"Gett: The Trial of Viviane Amsalem
Directed by Ronit and Shlomi Elkabetz
An Israeli woman seeking to divorce her husband can only do so if the husband consents to grant her a “gett,” a document that nullifies adultery laws and restores all her legal rights. But should he refuse to do so, the only other option is to let a tribunal hear “the facts of the case” before deciding their fate, all the while aware that the deck is stacked in the husband’s favor.
These biased precedents serve as the backdrop for “Gett: The Trial of Viviane Amsalem,” a courtroom drama concentrating on the oppressive, male-dominated culture that society has manufactured. The final installment in a trilogy revolving around marital strife, “Gett” follows beleaguered hairdresser and mother of four Viviane Amsalem (Ronit Elkabetz), who left her conservative husband Elisha (Simon Abkarian) three years prior to the beginning of the film and is now filing for a divorce. Speaking on her behalf, lawyer Carmel Ben Tovim (Menashe Noy) explains to the three rabbinical judges that Viviane simply does not love her husband anymore and has no desire to remain married. Elisha, having chosen to represent himself, refuses to grant her a divorce, prompting the judges to arbitrate that Viviane is to reconcile with Elisha, move back in with him and return to court in six months’ time. Little do they all know they are about to embark on a harrowing five-year journey that will test the country’s system of government like never before.
Although the setup is eerily similar to the archetypal platform for an episode of Dick Wolf’s crime drama “Law and Order: Special Victims Unit,” which primarily deals with crimes of a sexual nature, “Gett” focuses instead on women standing up for their individual rights in a country where men have the final say in everything. As well as writing and directing “Gett” alongside her brother Shlomi, Elkabetz is undoubtedly the film’s most compelling element, primarily due to the fact that her character is in every scene. She successfully manages to embellish Viviane’s persistence in the face of adversity while, at the same time, creating a believable character that female viewers can identify with. Elkabetz also accomplishes the almost difficult task of captivating audience members with her first-class acting skills, a fact that is asserted when her character breaks down in front of the court, calling out the judges, decrying the proceedings and denouncing God in one fell swoop.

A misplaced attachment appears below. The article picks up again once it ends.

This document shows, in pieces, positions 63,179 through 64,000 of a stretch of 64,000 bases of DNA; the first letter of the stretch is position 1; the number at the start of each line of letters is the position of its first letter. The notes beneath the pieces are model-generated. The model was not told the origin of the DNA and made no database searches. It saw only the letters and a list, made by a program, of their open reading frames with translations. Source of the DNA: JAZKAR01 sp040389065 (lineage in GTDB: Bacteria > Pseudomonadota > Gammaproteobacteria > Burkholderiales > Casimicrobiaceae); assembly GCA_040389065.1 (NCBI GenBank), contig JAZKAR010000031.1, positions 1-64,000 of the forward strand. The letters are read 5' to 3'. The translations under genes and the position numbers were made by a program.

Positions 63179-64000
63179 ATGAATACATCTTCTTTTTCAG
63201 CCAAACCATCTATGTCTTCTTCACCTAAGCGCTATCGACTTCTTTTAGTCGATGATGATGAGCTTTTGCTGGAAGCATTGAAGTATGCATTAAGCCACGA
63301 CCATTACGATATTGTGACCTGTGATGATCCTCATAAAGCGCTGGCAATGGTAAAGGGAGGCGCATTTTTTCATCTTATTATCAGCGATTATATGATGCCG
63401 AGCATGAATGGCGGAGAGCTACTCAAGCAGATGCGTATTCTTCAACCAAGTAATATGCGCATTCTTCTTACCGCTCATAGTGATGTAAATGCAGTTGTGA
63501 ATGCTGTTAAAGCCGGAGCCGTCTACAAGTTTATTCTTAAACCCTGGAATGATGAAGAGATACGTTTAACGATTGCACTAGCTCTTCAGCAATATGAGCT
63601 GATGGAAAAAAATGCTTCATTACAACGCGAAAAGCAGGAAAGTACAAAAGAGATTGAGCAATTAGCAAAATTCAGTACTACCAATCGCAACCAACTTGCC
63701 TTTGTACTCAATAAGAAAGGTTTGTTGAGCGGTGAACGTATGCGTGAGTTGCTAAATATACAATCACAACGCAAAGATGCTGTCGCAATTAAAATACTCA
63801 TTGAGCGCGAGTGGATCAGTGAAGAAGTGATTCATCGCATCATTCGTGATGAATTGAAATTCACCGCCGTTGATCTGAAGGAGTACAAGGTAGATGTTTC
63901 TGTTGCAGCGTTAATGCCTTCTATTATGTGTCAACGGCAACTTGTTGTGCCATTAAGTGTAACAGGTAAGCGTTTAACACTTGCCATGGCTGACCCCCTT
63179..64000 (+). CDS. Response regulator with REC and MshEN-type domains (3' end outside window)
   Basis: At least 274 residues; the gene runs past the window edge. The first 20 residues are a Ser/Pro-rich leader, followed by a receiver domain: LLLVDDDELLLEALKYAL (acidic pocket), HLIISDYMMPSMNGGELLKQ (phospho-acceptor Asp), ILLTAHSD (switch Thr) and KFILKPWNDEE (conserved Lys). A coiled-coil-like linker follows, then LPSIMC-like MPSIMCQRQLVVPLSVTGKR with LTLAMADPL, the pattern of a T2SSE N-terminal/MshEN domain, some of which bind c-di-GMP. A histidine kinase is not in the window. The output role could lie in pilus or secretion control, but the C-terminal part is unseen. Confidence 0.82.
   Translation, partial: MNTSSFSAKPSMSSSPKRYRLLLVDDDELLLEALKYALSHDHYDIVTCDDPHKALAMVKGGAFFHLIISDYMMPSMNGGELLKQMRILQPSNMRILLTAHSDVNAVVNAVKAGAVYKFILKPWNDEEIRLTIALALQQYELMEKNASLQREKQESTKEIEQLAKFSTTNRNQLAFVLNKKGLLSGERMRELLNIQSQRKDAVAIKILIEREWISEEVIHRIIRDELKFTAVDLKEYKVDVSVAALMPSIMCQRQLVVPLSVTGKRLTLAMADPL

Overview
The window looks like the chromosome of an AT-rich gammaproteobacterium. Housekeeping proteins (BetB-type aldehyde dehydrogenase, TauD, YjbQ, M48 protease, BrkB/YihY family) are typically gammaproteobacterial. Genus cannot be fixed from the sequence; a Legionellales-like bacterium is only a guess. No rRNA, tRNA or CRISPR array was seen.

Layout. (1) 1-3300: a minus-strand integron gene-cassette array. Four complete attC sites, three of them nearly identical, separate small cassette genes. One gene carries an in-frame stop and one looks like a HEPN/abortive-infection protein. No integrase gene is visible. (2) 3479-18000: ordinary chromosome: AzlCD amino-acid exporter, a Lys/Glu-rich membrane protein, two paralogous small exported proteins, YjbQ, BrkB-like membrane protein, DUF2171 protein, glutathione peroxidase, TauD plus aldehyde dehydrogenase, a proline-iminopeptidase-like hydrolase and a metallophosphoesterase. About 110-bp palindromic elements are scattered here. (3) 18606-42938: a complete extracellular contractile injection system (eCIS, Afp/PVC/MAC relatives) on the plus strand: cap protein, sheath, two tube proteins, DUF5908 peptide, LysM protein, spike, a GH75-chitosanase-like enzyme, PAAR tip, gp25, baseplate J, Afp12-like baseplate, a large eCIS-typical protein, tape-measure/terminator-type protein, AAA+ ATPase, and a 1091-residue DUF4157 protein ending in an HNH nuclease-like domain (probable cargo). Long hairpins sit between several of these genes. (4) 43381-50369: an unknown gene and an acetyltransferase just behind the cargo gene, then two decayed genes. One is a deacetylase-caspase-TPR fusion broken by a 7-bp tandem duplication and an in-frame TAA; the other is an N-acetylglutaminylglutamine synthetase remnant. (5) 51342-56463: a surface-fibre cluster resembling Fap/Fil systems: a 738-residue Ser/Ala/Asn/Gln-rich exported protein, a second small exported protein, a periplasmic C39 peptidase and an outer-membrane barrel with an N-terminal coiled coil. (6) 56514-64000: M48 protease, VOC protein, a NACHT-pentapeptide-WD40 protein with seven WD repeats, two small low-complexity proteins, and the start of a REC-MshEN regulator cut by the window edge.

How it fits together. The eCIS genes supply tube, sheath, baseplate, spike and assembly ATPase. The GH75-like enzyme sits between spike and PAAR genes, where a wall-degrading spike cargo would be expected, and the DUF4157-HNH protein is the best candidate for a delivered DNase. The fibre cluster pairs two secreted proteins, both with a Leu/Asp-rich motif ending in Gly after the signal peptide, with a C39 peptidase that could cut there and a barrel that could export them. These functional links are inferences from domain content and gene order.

Elkabetz’s chemistry with Abkarian, who does a magnificent job in portraying the stubborn
husband, and Noy, whose performance as Carmel nearly steals the show, keeps the story going down to the riveting final scene. The three judges, portrayed by Eli Gornstein, Rami Danon and Roberto Pollak, do not disappoint, each giving a performance that is filled with contempt over the so-called “divorce proceedings.” Viviane’s brother-in-law, Rabbi Shimon (Sasson Gabai), also does not fail to satisfy, bringing to life an egotistical Orthodox teacher who goes so far as to insinuate that Viviane is engaged in a passionate affair with Carmel. However, by the time the film ends, Elkabetz stands out above the rest due to the range of emotions that she subtly conveys.
Cinematographer Jeanne Lapoirie, best known for her work in Francois Ozon’s 2002 dark-comedy musical “8 Women,” contributes to the film’s finesse by making it appear as if the viewers are trapped inside the claustrophobic hallways and waiting rooms of the religious court, a technique that can be compared to the one used in the 1957 film adaption of the Reginald Rose play, “Twelve Angry Men.” From start to finish, the deliberate placement of each shot works flawlessly to tell the story while keeping the viewers on the edge of their seats.
The running time, which is estimated to be close to two hours, feels longer because some scenes near the film’s midpoint make it seem like the siblings lengthened them in order to counteract the scenes where there was just dialogue. However, this one issue is minor and ultimately inconsequential to the film as a whole.
Despite this one minute flaw, “Gett: The Trial of Viviane Amsalem” is a film worth seeing. It offers a fresh perspective on the issue of gender equality, forcing the audience members to put themselves in the characters’ positions and ask themselves if one man’s pride is more important than a woman’s rights. Anyone on this planet, man or woman, whose rights have been denied because of their race, religion or sexual orientation will find “Gett” to be a truly inspiring piece, one that’s sure to shed a little more light on the issues of equality in society and in the world today.